IGNITING THE FLAME OF UNITY


THE HISTORY OF THE


BRIGHTON BRANCH OF A.S.L.E.F.

 

  

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MERSTHAM TUNNEL LANDSLIP


WEDNESDAY 27 OCTOBER 1841


REFORT of Lieutenant-Colonel Sir Frederic Smith on his inspection of the Mersthan Cutting on 

the London and Brighton Railway, with reference to the slip which occurred on the 28th October 1841


The traffic of the London and Brighton Railway having become interrupted by a slip which took place the night before last, in 

one of the sides of the Merstham cutting, I have this day, in conformity with your Lordship's general instructions, inspected 

the works on that part of the line.

The Brighton Railway crosses the Merstham hill by a tunnel, of above one mile in length and by two cuttings. That on the 

north side of the tunnel being 1 7/8 of a mile long, and on the south side about half a mile.

The slip took place on the eastern side of the north cutting, and nearly adjoining the mouth of the tunnel. Here the height from 

the level of the rails to the natural surface of the ground is about 110 feet, divided into two slopes; the lower slope, which is 

entirely in chalky being 70 feet deep, and battering about three inches in the foot, and the upper, which is 40. feet deep, and  

partly in gravel, being at an of 45 degrees.

At the junction of these slopes there was what is called a large pot hole, filled with gravel, which, having become saturated 

with water during the late rains, thrust out the chalk face of the slope for a length of about 30 yards, and a thickness of 

between four five feet. Although the mass throw the mass thrown down was very inconsiderable, yet, owing to the height of 

the cutting, as compared with its breadth, it has been sufficient to cover about 30 yards in length of lines of rails. If the 

weather had been favourable, and the work had been pressed forward, the whole of the rubbish right have been cleared away 

in a few hours, but this has not been thought necessary, as the temporary interruption merely causes some light inconvenience 

to the passengers, and expense to the Company, who furnish the means of conveyance between the points where the trains are 

obliged to stop. This interval, owing to the length of the cuttings and tunnel, is about four miles. The line is to be opened 

throughout on Monday next.

I carefully examined the whole of the north cutting, and I find that, with the exception of the slip in question, its shows 

scarcely any symptom of having been affected by the late heavy continued rains, nor by the severe frost of last winter, and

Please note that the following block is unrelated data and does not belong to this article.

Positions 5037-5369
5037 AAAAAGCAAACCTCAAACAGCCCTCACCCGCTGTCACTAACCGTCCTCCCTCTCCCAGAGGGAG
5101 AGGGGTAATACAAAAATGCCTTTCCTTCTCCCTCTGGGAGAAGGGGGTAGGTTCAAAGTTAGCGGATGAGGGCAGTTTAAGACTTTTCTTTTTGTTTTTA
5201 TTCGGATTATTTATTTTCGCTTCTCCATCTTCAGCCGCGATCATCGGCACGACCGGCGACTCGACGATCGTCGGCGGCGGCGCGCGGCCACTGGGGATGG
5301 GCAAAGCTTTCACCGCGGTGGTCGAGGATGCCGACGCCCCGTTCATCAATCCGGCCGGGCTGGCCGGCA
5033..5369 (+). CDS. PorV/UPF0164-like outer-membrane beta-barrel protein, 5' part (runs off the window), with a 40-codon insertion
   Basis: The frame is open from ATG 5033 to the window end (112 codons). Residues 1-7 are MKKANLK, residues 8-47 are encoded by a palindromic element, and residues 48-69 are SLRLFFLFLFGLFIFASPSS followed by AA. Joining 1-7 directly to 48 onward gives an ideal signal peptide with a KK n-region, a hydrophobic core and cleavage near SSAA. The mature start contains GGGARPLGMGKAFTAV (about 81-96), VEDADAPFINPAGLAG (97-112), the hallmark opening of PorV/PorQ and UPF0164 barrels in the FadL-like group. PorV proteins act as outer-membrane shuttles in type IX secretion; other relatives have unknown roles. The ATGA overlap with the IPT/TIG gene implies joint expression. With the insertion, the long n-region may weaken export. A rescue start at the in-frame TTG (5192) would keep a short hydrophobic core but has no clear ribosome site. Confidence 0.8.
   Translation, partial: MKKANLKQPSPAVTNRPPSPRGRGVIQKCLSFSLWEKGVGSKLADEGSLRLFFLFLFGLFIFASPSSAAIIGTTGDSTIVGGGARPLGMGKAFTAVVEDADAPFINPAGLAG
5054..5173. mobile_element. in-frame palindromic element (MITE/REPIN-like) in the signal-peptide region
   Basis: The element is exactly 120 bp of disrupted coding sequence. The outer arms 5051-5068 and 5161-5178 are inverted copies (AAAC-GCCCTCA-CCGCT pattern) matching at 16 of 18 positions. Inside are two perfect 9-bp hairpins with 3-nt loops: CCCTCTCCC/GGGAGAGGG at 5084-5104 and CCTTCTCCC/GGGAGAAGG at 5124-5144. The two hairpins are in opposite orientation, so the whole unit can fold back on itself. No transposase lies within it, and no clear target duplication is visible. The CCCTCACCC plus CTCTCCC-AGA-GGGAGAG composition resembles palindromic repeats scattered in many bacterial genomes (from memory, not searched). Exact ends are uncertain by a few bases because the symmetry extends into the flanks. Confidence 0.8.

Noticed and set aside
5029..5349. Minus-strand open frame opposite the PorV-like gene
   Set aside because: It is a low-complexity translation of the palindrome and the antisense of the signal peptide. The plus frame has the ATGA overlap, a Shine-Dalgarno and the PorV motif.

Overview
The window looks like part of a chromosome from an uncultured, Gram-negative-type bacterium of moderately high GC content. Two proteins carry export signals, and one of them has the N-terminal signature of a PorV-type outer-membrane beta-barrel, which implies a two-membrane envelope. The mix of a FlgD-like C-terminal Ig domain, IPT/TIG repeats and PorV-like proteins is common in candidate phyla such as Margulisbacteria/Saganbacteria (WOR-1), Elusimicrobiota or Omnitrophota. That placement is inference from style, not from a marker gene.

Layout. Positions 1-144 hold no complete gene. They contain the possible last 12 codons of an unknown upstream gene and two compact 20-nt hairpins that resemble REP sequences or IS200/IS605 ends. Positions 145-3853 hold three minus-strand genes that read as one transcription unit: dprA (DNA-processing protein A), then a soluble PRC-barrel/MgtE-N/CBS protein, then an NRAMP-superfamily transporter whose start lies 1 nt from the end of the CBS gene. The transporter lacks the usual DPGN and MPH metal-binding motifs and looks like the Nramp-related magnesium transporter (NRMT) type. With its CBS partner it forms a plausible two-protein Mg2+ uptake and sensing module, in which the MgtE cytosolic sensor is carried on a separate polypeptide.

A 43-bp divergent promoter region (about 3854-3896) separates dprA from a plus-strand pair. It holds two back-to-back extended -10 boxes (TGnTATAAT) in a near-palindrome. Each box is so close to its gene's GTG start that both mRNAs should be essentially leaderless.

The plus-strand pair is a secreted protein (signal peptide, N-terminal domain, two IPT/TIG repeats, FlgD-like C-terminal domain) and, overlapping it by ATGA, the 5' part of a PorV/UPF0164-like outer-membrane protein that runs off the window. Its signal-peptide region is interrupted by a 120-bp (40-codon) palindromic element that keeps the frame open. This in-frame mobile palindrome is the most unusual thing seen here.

therefore it is questionable far it ma be proper for the Board of Trade to interfere; but, looking at the great inconvenience that 

would result from any protracted interruption of the traffic, and the loss that would in consequence result to the Company, as 

well as the risk it might occasion to the traveller, if any heavy slip were to take place, I am disposed to recommend, 

notwithstanding that the cuttings on the whole stand well at present that an increase be given to the latter of the lower slope; 

and probably the best way of doing this will be to form both slopes into one. It strikes me as being a mere question of first 

expense, for although no serious evil may result from allowing the cutting to remain as it now is, still it is very probable, 

especially after being saturated by the excessive rain of this autumn, that portions of the steeper slope, on being acted upon by 

frost, will gradually peel off, and cost in the removal even more than if cut down in the first instance.

In my journey to the Merstham cutting, I observed that some parts of the Godston road embankment, which, in my first report 

on this line I stated would require to he worked with care, had subsided a littleUnder these circumstances, although the 

settlement is at present unimportant in itself, yet, as an indication of the effect the rain may have in doing greater mischief I 

beg to repeat my warning of the necessity of its being most carefully watched,

I also remarked some very heavy slips in the cutting of the Croydon inclined plane, and that. notwithstanding the slopes are 

extremely flathe ground which has given way has encroached so much so much on the bottom of the cutting as to be touched 

by the steps of the carriages as the trains pass. I would therefore recommend that the greatest care should be used by the 

drivers of all the trains in running down this plane, especially after dark; and that until the present movement of the slopes 

shall appear to be arrested, extra policemen should be employed on this part of the line, to examine and ascertain its safety 

before the passing of every train.


  

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the Brighton Motive Power Depots

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